Artistic director Tim Yip opens Mia exhibit ‘Eternal Offerings’

The acclaimed designer brings an immersive museum experience to Minneapolis.


Image by Joshua Badroos

A notable installment of the exhibit included a moving sky above an earthen altar, an ode to the Chinese rituals of communicating with heavenly beings.

by Joshua Badroos

Hong Kong art director and designer Tim Yip arrives in Minneapolis with his exhibition, “Eternal Offerings,” at the Minneapolis Institute of Art (Mia).

Yip brings an immersive experience centered on ancient Chinese bronze artifacts to Mia this spring. Opening on March 4, the exhibition comprises about 150 Chinese bronze objects from the Institute’s acclaimed collection.

Yip collaborated with Mia’s Chinese art curator, Liu Yang, to create an engaging admiration for ancient Chinese culture and tradition.

Yip is known for his attention to detail, whether that be in costume, film or multi-medium design. His work on the 2000 martial arts movie “Crouching Tiger, Hidden Dragon” won him an Academy Award for Best Production Design.

A true staple in his craft, the care that went into “Eternal Offerings” provided greater context to the exhibition’s mission.

When entering the exhibition, you are immediately stimulated by a change in lighting and audio. A stunning display of broken bronze dangles from the ceiling, with a bed of mirrors underneath it. In an attempt to set the mood for the rest of the exhibition, the opening piece detaches the viewer from the rest of the museum.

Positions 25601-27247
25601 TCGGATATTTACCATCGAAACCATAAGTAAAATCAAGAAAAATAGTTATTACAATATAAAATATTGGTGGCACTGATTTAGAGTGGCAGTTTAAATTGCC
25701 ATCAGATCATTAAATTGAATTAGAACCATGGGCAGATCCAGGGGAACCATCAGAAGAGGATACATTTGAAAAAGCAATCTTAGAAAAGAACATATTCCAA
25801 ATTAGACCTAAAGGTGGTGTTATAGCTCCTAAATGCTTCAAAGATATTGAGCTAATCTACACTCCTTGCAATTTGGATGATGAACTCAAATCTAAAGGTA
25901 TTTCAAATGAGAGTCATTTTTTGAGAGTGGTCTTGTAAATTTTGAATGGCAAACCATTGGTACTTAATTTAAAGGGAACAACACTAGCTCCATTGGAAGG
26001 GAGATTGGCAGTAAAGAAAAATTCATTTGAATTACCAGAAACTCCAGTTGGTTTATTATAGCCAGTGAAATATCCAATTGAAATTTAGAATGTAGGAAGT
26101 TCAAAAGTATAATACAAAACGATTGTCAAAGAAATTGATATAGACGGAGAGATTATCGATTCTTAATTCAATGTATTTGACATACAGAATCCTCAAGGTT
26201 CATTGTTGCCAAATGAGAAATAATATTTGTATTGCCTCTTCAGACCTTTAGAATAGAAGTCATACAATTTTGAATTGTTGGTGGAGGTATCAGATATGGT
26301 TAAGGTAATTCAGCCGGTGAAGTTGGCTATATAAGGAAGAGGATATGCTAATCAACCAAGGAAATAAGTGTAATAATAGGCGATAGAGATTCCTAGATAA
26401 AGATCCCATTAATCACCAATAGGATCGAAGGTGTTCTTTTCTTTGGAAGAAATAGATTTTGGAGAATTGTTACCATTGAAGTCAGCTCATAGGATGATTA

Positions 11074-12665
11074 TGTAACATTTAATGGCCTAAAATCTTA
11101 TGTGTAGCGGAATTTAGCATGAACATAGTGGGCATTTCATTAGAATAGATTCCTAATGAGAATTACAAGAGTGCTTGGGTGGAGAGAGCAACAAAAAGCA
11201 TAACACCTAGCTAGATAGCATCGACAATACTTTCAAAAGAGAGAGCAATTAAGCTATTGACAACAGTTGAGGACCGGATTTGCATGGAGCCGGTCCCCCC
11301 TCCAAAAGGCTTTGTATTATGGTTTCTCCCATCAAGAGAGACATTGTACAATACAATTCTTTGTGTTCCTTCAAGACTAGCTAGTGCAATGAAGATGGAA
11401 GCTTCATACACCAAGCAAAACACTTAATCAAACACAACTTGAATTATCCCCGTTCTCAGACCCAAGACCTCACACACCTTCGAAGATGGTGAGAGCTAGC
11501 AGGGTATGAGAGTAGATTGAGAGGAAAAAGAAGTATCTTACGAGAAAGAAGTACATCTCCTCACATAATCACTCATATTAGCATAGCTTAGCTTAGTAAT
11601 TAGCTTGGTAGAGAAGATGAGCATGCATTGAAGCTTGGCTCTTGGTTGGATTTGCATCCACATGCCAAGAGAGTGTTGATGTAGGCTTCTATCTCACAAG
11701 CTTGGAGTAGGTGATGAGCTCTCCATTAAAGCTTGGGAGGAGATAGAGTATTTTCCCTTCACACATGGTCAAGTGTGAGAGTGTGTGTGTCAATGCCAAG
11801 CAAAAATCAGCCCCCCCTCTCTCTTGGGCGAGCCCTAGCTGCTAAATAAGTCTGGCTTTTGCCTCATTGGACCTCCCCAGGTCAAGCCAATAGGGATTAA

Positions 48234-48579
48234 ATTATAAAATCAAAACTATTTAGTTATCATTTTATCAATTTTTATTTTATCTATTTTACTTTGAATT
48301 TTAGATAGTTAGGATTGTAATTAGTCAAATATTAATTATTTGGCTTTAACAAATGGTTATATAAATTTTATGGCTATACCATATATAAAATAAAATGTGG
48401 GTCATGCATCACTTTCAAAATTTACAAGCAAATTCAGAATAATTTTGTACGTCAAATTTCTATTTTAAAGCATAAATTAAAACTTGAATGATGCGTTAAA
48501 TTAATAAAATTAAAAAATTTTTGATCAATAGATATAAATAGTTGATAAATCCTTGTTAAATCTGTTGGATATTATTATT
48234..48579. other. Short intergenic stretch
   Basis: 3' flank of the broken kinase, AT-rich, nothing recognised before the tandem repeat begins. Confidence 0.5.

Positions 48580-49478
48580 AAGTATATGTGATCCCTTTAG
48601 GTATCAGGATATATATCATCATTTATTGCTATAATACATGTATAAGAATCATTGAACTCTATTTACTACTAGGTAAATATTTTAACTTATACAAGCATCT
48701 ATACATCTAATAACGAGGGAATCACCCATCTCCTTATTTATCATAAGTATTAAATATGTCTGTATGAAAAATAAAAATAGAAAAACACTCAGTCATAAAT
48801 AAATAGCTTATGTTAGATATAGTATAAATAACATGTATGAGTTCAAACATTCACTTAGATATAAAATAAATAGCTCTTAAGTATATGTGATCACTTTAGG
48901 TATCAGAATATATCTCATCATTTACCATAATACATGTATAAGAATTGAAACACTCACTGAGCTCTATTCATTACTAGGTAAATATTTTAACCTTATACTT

After going through a wall of split-up curtains, the viewer enters the world Yip created. The aromas, audio, dimness and ancient vessels all play a part in creating a visceral experience.

The exhibit is split into seven sections. Each installment focuses on a specific part of ancient Chinese culture in relation to the bronze artifacts. The first installment shows “An Animistic World,” highlighting the bronze sculptures of animals and mythical beasts.

The “Pillsbury” owl zun, one of Mia’s most known artifacts, is at the center of this section. The bronze sculpture, formally titled “Zun wine vessel in the shape of an owl,” hails from 13th-12th century B.C. China.

The temple portion of the exhibit centered on offerings from the living to their ancestors.

Museum-goers John and Sarah Sorkin felt the captivating nature of the exhibition.

“The energy of the artifacts in this setting is very enthralling. It makes you feel like you time traveled to ancient China,” John Sorkin said.

A testament to how the exhibit evoked emotion, viewers expressed a sense of peace and tranquility.

“It’s a very peaceful exhibit. It puts you at ease when you go from one installment to the other,” Sarah Sorkin said.

A notable installment included a moving sky above an earthen altar, an ode to the Chinese rituals of communicating with heavenly beings.

Mia member Jules Compton called the exhibition “one of the most stimulating” exhibitions she’s seen.

“I’ve been coming to the museum as a patron, supporter and admirer of art for years now. Tim Yip’s ‘Eternal Offerings’ was one of the most stimulating exhibits I’ve seen here,” Compton said.

“Eternal Offerings” is now available for viewing until May 21. General admission is $20.